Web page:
But maybe he is just putting on his poker face.
As Breer noted, only Ed knows what Ed is thinking.
NFL’s Best Decision-Makers; Guess Where Ozzie Ranks
Yup, No. 1.
Sports Illustrated’s Don Banks talked with current NFL club executives and veteran agents to get a cross section of opinions about the league’s best decision-makers. The result is his Top 12 rankings list of NFL front offices.
Banks assures readers that General Manager Ozzie Newsome and his staff is not at the top because of a knee-jerk reaction to winning the Super Bowl. It’s because the Ravens have been a “blueprint for success” since the franchise relocated to Baltimore in 1996.
The Ravens have won the Super Bowl twice during that span. They consistently make it to the playoffs, including the last five seasons while winning at least one game in each trip.
“The Ravens won with defense in 2000 and for many years after that, and now they're winning with offense, with Super Bowl MVP quarterback
“With another Lombardi in the trophy case, Newsome can afford to be more patient than ever. His legacy secure, his eventual replacement already on hand in the highly regarded Eric DeCosta, the team's assistant GM, Newsome can focus on keeping the NFL's best personnel department on task and running smoothly.”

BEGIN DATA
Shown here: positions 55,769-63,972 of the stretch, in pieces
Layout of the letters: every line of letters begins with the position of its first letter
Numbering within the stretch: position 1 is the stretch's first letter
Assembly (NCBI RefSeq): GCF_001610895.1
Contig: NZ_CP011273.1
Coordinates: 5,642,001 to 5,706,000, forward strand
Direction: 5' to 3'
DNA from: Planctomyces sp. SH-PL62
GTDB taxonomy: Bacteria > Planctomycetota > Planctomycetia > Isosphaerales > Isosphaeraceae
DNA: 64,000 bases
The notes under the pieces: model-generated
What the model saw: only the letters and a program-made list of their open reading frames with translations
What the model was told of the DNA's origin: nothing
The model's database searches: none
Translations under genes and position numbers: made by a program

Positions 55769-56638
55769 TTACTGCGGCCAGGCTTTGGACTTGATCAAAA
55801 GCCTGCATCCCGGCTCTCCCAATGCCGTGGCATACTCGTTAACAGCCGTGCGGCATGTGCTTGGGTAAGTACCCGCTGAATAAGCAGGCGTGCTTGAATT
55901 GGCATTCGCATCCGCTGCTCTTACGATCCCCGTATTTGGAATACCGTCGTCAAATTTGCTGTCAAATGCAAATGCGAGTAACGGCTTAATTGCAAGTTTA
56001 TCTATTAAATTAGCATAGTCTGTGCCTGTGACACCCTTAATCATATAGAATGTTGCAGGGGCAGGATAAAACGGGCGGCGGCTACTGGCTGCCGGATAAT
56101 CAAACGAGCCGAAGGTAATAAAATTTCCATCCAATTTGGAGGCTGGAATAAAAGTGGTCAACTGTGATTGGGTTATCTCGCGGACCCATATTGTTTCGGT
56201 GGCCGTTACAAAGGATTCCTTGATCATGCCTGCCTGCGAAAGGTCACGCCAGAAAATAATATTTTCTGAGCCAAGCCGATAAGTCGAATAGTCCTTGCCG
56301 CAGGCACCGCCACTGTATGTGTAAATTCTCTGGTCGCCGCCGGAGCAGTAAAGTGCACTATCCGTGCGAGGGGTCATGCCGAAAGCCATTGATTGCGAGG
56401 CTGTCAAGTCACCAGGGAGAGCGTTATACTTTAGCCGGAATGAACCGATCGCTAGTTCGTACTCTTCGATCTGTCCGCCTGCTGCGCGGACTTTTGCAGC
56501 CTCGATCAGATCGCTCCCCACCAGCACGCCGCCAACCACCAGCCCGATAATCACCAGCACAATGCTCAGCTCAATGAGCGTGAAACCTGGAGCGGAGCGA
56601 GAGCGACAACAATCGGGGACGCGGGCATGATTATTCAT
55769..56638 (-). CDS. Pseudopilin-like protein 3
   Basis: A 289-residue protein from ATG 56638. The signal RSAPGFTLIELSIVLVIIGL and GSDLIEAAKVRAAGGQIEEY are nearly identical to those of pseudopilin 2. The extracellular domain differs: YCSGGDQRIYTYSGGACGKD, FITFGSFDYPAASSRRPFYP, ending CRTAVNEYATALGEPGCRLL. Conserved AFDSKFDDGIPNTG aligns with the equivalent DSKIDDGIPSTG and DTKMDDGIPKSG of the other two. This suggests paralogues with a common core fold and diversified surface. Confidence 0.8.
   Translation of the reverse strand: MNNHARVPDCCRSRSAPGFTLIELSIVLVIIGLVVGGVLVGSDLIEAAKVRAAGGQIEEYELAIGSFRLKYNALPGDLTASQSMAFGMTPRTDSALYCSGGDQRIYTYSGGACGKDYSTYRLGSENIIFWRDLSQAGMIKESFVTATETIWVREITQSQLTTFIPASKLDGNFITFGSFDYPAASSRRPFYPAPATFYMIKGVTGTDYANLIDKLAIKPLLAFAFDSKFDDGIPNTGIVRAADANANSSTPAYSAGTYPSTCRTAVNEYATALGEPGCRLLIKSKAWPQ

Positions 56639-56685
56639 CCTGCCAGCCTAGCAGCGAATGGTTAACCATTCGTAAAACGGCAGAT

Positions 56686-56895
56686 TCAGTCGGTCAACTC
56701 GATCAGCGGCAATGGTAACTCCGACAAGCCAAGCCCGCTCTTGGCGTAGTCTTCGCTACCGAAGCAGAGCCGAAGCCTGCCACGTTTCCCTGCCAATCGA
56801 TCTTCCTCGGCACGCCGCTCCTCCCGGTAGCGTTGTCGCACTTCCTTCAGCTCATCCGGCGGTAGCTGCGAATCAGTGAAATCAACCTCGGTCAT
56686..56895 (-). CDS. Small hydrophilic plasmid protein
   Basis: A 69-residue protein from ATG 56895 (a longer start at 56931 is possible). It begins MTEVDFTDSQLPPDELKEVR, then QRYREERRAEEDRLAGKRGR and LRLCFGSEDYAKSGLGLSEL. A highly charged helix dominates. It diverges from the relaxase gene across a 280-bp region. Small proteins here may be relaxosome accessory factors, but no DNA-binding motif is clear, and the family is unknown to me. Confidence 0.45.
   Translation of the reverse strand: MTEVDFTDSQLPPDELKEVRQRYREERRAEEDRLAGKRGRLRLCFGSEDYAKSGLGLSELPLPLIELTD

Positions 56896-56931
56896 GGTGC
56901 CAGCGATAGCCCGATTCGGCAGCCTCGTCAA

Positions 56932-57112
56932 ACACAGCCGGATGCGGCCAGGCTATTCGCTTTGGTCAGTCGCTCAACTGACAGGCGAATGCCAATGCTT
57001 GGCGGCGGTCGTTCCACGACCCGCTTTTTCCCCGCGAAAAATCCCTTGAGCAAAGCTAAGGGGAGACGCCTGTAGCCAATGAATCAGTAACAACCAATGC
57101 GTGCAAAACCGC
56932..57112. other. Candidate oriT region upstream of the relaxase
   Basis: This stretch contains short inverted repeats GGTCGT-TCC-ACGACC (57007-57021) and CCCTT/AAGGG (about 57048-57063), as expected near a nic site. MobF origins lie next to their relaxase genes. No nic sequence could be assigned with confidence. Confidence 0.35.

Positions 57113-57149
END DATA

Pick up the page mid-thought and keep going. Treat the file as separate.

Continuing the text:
Top 12 NFL Decision-Makers
2) Green Bay
3) New York Giants
4) New England
7) San Francisco
12) New Orleans
Ravens, Ex-Steeler Harrison Still Talking
Ex-Steeler James Harrison donning purple and black is still a possibility.
While no contract discussions have begun, Newsome and agent Bill Parise are still communicating and another chat is scheduled for Saturday, according to The Sun’s Aaron Wilson.
"I've talked to Ozzie and we're going to talk again Saturday," Parise told Wilson. "Their timeline is a little slower at this point, but Ozzie's going to have to sign at least a couple of linebackers. I know where we stand. He's made it clear that there's interest from the Ravens, and we have an interest. We would like that very much for James to wind up with a great organization like the Ravens. So, we'll wait and see where it goes."
Williams Has No Hard Feelings
The Ravens didn’t attempt to match cornerback
Williams has no hard feelings about the Ravens not trying to retain him.
“I completely understand,” Williams told The Baltimore Sun. “I get it. They weren't trying to do anything at this point or bring back the old offer. No, there's no hard feelings. It's not something that you get upset about it. We won a Super Bowl, and now I'm moving on.”
Take Your Trophy And Go
Take a look the Wall Street Journal’s graphic to the right.